After an early course onslaught of small plates of raw and lightly cured seafood at celeb chef Marcus Samuelsson’s new nautical-inspired C-House, I threw one arm around a back-soothing throw pillow, slunk down in the low banquette, and almost kicked my feet up and lit a smoke.
This satiety was inspired by luscious bite-sized pieces of pastrami-cured and dill-brightened salmon belly; a salty, crispy-skinned sardine perched on a raft of toast swimming in a quail egg yolk pond; and precious ruby-fleshed rare tuna planks glistening with a wash of briny toasted rice vinaigrette.
This precision and gourmet inspiration brought to all the sushi style fish preparations on C-House’s â€œC-Barâ€ starter menu was like the culinary lovechild of celebrated sushi-master Nobu Matsuhisa and chef Daniel Boulud. Until then I’d held L20, which serves similar items, as the local standard for this kind of plate. But the C-Bar items were more satisfying and in some cases a tenth of the price of those at L20. It says a lot about C-House chef and co- owner Seth Siegel-Gardner that the least impressive part of the selection, though still a very tasty part, was a luscious Wagyu beef tartar.
Relativity like this popped up throughout the meal, which continued with a delicious aorta-clogging block of foie gras paired with smoked sturgeon. I love foie gras so much that when Chicago initially banned it, I drove to Montreal to dine on a five-course tasting at Au Pied de Cochon. And yet, I barely touched my lush serving of it once C-house’s pork belly arrived at my table. The plate featured silky pork chunks and an oozy poached duck egg enrobed in curry-perfumed hollandaise resting on a bed of tender braised greens. The greens were swimming in a sweet spiced pot liquor that was so good I would have done shots of it later at the bar.
Bathed in the golden light cast from fishbowl-shaped copper light fixtures reflecting off honey laminate wood walls (think IKEA with money), and surrounded by the chatter of frizzy-haired Midwestern moms replenishing after a Mag Mile shopping spree and beautiful locals on double dates, I’m actually surprised to be having one of the better meals I’ve had all year. Just as surely as a scantily clad woman stumbling from a steamy shower is going to get knocked off in a horror film, I assumed that a chic and super-sleek restaurant serving seafood and chops helmed by a celebrity chef who doesn’t even live here isn’t going to be great. I was wrong. Even though he spends most of his time running his restaurant Aquavit in New York, Samuelsson’s famous style of elevating cuisine tied to his heritageâ€”in this case the seafood of his Swedish childhoodâ€”is certainly on display at C-House.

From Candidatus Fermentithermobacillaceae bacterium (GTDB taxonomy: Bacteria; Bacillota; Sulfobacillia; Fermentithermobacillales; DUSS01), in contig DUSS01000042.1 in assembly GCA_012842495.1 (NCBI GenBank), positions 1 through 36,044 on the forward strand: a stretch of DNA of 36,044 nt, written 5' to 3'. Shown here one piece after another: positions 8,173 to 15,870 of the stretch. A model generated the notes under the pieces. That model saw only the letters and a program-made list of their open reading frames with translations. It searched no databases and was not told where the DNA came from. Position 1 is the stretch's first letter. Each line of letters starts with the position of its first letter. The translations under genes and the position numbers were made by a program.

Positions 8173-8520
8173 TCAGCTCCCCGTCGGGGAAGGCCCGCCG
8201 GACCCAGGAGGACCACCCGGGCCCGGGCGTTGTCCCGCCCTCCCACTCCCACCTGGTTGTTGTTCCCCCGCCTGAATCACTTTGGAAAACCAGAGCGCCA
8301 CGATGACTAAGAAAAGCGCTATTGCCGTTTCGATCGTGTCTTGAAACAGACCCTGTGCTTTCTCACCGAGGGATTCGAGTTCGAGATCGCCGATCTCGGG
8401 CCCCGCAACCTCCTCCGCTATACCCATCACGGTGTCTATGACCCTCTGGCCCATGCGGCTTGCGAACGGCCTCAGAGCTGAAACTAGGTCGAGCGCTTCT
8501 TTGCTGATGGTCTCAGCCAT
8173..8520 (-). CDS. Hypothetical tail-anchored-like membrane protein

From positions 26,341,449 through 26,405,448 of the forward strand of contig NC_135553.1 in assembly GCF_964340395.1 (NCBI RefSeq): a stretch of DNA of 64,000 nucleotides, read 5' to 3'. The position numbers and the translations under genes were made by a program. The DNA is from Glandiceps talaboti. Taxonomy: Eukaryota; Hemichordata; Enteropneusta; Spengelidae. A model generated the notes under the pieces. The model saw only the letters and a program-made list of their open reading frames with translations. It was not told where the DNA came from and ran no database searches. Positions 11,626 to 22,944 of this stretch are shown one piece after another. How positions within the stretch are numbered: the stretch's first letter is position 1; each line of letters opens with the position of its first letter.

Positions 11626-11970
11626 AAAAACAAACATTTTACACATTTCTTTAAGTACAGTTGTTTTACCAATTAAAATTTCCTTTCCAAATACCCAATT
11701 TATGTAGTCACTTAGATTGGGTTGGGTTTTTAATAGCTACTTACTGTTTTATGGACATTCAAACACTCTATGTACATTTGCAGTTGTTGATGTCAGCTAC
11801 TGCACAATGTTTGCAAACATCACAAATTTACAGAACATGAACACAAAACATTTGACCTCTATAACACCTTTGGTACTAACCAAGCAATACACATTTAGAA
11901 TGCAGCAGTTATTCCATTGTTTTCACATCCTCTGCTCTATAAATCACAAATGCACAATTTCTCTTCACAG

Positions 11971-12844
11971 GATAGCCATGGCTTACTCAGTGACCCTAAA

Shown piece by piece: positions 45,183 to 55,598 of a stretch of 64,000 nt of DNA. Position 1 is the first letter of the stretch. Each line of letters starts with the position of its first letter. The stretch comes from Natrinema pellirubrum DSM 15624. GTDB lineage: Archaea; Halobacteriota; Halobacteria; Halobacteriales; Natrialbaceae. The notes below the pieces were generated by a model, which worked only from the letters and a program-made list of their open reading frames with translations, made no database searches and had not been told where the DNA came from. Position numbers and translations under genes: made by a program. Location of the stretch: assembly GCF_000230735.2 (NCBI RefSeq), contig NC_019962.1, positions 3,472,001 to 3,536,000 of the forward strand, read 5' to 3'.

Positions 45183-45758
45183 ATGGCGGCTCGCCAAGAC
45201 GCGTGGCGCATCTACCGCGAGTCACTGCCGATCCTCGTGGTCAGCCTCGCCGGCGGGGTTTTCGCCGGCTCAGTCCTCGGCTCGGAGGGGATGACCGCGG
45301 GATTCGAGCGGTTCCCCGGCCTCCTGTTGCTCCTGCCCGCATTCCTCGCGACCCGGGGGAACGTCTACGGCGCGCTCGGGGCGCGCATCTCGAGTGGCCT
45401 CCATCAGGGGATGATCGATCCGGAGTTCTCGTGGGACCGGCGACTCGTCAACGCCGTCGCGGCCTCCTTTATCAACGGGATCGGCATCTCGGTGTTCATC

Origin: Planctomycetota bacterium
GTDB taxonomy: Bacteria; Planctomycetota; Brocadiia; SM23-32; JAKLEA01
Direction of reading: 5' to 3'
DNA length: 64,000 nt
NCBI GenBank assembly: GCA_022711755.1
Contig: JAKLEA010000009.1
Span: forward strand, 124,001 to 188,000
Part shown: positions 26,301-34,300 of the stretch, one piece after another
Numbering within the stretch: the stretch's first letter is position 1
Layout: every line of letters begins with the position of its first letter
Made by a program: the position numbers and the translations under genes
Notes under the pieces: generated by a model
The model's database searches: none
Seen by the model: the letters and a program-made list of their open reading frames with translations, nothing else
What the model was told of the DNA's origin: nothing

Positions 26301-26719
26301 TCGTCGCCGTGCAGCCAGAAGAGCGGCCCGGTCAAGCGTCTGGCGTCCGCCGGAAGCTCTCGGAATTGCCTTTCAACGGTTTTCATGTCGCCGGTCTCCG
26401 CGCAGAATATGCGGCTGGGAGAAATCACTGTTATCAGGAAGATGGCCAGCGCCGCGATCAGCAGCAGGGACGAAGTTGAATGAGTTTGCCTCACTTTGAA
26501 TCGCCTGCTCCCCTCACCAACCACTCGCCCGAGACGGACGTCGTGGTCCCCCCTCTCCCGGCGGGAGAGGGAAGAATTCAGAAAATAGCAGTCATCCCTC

Then came the skate: Maybe Gordon Ramsay, the foul-mouthed, ass-kicking kitchen dictator of TV’s Hell’s Kitchenâ€”who Siegel-Gardner worked for as a sous chef at The London in New York City before coming to Chicagoâ€”really is, as he protests, a pussycat. How else can you explain the C-House skate wing entrÃ©e, a flaccid fan-shaped fillet flanked by spoiled caviar whipped crÃ¨me fraÃ®che curdled into a mashed potato-like glop? After one bite of the desiccated dish, I gingerly deconstructed the wing with a fork, as if it were about to squirt poisonous blowfish toxin. If Ramsay were really the fire breathing, hot-risotto-throwing maniac he appears to be, Gardner never would have allowed this dish to happen. The legacy of working for a life-threatening megalomaniac is that even after you’ve left their nest, years later you’ll still be driven by cold-sweat nightmares of letting them down.
The reason my inner Ramsay comes out now is that until this moment the entire meal had been delicious. But the next entrÃ©e, fish and chips, quickly put me back in a non-Ramsay-like happy place: A soul-satisfying dose of crispy comfort, the thinly battered flaky cod nuggets demonstrated finesse in tune with the early part of my meal. (Just as Andre Soltner, the famed former chef of Lutece, believed he could learn everything he needed to know about a chef from how they cooked a simple omelette, fish and chips is a similarly perfect litmus test for a seafood restaurant.)
Despite one unfortunate dish mixed in with the excellent ones, the enchanting small plates like the pork belly ensure I’ll make a repeat visit, and the C-Bar bites have me reconsidering whether I’ll ever eat traditional sushi again. Even the skate dish wasn’t a conceptual failure. If the caviar had been fresh and the skate cooked on point, it would have been good. If Siegel-Gardner can reign in execution on these fine points, I imagine in a few years, he’ll be regarded like his mentors Samuelsson and Ramsay. On behalf of line cooks who spend their days ducking scalding copper pots in kitchens across America, I sure hope he chooses to model his leadership style on the former.
166 E. Superior St. in the Affinia Chicago Hotel, 312.523.0923.